Q&A; Capital Gains Tax on Buy-to-Let or investment properties
Author: Andy Bedford » Publish Date: 18 November 2009
Capital gains tax is liable for gains made on certain non-exempt sales of assets at a current rate of 18%.
Your main residence is effectively exempt from Capital Gains Tax through tax relief; however, any second home or investment property will become liable for Capital Gains Tax from the date it is no longer your main home.
So if you bought a property as a second home or buy-to-let, then it is liable from the date of purchase; whereas, if you bought a property as your main home and subsequently moved to a new property letting the old one, the old property becomes liable to Capital Gains Tax from the date of transfer.
However, there is a 36-Month leeway given, so you owe Capital Gains tax on the property from 36 Months after its transfer to a buy-to-let.
Losses and expenses are offset against any gain. So keep a record of all your costs as a landlord, including maintenance bills, but not including your mortgage costs (mortgage interest is offset against income tax).
That means it is also worth having some form of valuation on the property at or around its 36th month as a let property to establish the value at its date of becoming liable.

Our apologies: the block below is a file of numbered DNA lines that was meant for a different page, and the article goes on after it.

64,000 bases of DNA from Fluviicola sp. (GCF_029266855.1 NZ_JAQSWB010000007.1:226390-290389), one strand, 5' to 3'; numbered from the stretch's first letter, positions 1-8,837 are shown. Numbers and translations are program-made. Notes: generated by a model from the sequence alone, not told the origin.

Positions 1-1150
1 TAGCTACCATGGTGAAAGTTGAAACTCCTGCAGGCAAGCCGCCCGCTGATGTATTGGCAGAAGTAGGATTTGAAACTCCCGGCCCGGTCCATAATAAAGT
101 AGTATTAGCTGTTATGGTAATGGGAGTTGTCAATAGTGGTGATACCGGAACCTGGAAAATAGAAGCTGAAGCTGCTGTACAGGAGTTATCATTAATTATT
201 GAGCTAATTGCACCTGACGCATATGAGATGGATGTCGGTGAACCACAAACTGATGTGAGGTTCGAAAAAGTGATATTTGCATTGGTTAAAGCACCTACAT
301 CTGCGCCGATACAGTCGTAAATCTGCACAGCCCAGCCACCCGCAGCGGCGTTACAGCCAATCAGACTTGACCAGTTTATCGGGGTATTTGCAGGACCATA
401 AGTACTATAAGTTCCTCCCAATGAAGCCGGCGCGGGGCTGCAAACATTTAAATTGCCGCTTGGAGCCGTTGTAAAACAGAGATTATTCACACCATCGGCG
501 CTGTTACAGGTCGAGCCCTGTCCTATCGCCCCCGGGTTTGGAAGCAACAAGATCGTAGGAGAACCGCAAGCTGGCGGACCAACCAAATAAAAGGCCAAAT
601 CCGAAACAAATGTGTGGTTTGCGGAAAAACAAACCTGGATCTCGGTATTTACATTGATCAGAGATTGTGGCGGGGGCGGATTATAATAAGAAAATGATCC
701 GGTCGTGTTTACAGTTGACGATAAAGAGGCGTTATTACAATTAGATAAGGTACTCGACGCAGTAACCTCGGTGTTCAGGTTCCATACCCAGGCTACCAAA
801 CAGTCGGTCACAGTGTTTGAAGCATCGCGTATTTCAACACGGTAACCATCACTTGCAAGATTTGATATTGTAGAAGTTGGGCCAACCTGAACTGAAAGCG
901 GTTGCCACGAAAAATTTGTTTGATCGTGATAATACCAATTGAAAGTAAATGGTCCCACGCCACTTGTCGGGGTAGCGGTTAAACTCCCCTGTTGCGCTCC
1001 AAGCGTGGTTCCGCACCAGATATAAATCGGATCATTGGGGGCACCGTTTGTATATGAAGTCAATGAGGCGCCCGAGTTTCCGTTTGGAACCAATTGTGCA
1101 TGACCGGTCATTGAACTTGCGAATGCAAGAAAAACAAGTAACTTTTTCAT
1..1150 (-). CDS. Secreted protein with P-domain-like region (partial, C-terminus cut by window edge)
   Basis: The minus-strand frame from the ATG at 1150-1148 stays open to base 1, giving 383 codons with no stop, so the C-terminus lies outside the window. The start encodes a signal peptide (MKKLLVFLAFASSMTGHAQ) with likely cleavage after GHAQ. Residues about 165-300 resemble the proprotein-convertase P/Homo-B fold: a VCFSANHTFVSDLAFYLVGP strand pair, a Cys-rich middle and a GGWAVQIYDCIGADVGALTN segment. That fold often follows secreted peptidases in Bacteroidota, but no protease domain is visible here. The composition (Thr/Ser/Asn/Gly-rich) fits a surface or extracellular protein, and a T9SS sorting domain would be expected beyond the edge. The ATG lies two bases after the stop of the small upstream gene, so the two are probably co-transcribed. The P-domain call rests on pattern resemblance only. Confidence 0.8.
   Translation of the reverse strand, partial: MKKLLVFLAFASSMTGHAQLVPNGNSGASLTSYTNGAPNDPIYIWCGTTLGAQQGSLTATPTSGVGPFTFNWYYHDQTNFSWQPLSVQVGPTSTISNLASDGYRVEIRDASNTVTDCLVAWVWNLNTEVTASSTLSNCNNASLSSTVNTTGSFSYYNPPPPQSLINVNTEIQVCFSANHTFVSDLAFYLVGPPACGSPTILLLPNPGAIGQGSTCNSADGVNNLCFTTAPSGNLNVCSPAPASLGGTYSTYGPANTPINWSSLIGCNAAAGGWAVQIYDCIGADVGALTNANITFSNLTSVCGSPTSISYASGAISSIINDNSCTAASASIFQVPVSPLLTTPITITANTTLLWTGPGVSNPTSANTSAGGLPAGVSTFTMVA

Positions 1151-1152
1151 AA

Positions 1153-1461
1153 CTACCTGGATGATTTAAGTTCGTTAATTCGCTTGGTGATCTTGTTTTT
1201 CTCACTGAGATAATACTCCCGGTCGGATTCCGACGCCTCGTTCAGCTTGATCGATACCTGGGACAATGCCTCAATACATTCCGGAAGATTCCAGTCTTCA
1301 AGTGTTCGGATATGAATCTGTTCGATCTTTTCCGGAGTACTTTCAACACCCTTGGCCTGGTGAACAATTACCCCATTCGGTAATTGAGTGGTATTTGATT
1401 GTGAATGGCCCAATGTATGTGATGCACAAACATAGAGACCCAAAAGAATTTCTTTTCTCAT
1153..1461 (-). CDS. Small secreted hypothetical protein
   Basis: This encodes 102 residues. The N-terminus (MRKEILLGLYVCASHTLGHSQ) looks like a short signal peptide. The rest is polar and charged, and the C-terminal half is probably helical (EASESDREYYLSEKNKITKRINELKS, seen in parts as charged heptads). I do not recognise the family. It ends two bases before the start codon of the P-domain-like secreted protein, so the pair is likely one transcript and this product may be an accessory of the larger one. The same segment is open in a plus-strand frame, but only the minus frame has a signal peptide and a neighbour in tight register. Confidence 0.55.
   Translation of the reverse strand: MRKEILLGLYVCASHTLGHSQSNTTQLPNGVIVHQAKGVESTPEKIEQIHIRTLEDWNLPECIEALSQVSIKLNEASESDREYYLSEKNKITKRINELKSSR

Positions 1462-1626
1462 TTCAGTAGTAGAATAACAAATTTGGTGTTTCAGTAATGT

You also have a personal Capital Gains Tax threshold of £10,100 currently, below which no tax is due, so if you are married or in a civil partnership having the property held on a “joint tenancy” or “tenancy in common” basis will allow you to use both your tax thresholds up to £20,200.
To work out any tax owed, take the sale value of the asset, less any costs and applicable tax threshold, and the value at its date of becoming liable, then multiply by 18%.
So if you let a property worth £120K in 2005 and sold it this year for £150K with costs in the four years of £3k, then you would owe £30K less £3K, less £10,100 which = £16,900 taxable gain. Then multiply £16,9K by 18%, giving tax due of £3,042.
In the same situation for a married couple where the property was held in joint names, you would instead take the gain of £30K less £3K costs, and £20,200 tax exemption giving £4,800 taxable and tax owed of £864.
Capital Gains Tax is a complex area, and there are other factors which may affect your tax liability. Remember that taxation policy can change in each government budget.
For more information or to speak to a mortgage broker, call 0345 4594490. Seek independent taxation advice for an exact analysis of your tax liability and guidance on tax mitigation.